Also known as
The seed of Salvia hispanica, commonly known as Chia, is an extremely nutritious food, grown by the Aztecs and believed by economic historians to have been as important as maize as a food crop. Chia seeds swell up with a gel when mixed with water, this gel sooths the digestive track & fills up the stomach, slowing digestion similar to fiber.
Chia is rich in omega-3 fatty acids, the seeds yield 25–30% oil, including α-linolenic acid (ALA). Of total fat, the composition of the oil can be 55% Omega-3, 18% Omega-6, 6% Omega-9, and 10% saturated fat. A one ounce (28 gram) serving of chia seeds contains 9 grams of fat, 5 milligrams of sodium, 11 grams of dietary fiber and 4 grams of protein. The seeds also have 18% of the recommended daily intake of calcium, 27% phosphorus and 30% manganese, similar in nutrient content to other edible seeds such as flax or sesame.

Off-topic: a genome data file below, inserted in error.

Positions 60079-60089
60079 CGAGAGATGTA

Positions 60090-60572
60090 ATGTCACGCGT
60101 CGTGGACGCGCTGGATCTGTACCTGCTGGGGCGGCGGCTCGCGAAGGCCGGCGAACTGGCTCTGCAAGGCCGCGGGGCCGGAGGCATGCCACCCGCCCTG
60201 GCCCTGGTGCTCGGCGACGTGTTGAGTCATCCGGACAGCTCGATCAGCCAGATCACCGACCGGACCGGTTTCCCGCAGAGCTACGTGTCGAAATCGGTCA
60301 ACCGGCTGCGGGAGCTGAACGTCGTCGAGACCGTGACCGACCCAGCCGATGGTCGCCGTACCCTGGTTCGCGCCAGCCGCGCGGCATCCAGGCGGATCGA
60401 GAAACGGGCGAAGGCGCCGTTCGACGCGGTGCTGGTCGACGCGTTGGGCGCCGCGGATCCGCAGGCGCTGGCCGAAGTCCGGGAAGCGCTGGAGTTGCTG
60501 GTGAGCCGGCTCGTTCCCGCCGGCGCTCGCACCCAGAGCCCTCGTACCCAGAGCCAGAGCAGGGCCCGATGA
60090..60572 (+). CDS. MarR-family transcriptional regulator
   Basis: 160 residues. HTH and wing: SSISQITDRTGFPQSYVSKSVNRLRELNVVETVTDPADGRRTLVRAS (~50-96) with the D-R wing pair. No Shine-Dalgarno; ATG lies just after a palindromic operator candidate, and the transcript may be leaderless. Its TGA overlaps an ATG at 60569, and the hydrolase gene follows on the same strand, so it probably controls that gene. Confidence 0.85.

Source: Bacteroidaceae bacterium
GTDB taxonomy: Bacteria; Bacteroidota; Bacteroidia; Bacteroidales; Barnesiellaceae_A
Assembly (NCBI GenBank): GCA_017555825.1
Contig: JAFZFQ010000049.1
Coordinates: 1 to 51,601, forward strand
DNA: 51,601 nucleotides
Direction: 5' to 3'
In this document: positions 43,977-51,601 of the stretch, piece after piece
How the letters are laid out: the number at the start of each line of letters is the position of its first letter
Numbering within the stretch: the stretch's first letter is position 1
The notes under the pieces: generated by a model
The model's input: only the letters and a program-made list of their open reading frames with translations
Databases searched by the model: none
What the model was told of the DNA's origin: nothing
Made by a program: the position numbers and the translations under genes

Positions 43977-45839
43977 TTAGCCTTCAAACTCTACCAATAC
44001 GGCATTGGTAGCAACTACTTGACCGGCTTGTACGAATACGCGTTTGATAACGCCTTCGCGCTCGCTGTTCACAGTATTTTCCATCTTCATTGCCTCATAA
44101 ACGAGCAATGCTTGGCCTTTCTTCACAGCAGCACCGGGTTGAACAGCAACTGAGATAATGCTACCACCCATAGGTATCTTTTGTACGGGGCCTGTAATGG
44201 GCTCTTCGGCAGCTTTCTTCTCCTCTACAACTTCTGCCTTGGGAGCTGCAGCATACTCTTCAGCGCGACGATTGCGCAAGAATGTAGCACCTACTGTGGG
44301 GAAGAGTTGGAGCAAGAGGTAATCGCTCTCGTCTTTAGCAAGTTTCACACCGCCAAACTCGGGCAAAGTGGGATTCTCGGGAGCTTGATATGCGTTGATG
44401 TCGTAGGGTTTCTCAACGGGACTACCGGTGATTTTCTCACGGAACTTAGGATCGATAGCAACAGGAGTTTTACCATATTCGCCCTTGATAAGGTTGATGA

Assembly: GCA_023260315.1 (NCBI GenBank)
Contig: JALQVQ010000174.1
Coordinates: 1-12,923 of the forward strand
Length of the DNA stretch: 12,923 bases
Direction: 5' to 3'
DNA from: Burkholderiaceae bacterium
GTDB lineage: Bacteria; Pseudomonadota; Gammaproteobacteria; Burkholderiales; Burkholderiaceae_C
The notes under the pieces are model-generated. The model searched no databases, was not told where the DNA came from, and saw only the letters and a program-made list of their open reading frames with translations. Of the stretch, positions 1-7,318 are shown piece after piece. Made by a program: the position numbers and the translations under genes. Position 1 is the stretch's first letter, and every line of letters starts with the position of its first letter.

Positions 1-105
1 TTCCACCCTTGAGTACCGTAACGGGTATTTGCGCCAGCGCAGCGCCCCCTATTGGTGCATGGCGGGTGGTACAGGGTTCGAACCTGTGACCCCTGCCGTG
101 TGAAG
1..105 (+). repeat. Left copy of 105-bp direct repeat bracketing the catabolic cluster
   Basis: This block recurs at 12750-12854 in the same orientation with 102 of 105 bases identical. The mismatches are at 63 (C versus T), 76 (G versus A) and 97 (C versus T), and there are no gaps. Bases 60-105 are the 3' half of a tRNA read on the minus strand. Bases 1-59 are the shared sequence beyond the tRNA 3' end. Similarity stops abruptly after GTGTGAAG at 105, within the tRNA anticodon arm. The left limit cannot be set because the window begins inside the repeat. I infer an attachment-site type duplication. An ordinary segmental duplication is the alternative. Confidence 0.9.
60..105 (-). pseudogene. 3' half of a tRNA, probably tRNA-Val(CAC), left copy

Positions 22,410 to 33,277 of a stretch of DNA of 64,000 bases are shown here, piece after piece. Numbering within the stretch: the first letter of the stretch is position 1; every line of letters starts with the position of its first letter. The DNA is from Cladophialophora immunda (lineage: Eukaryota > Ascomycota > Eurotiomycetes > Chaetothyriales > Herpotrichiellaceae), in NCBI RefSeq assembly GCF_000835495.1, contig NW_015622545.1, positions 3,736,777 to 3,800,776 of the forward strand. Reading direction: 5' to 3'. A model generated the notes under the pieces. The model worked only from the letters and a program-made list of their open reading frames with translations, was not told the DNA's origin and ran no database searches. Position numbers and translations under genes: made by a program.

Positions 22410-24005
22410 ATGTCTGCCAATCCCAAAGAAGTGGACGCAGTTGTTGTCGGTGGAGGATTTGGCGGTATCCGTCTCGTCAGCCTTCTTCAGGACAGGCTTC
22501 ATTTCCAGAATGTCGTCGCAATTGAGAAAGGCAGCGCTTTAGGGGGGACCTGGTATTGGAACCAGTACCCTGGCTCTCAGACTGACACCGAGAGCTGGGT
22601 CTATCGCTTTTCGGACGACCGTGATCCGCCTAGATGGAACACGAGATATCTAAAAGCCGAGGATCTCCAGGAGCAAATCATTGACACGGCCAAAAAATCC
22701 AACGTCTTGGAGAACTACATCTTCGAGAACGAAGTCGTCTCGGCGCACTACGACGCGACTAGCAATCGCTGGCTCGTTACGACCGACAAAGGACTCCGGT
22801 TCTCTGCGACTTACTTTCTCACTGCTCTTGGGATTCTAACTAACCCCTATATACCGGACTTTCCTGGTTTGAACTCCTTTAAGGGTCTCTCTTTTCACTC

Origin: Paraguay, Mexico
Chia seeds make an excellent addition to smoothies, homemade nutritional bars, can be eaten alone to nourish ones apetite, and provide an excellent amount of alpha-omega fatty acids, in proportions that perfectly supplement the bodies nutritional needs.
Chia is a one of a kind superfood, rivaling even hemp seeds for their content of alpha-omega fatty acids, provide a soothing gel to slow digestion and soothe the digestive tract, contain a hefty amount of protein, and provide a lift and boost of energy that cannot be explained by the nutritional content alone.
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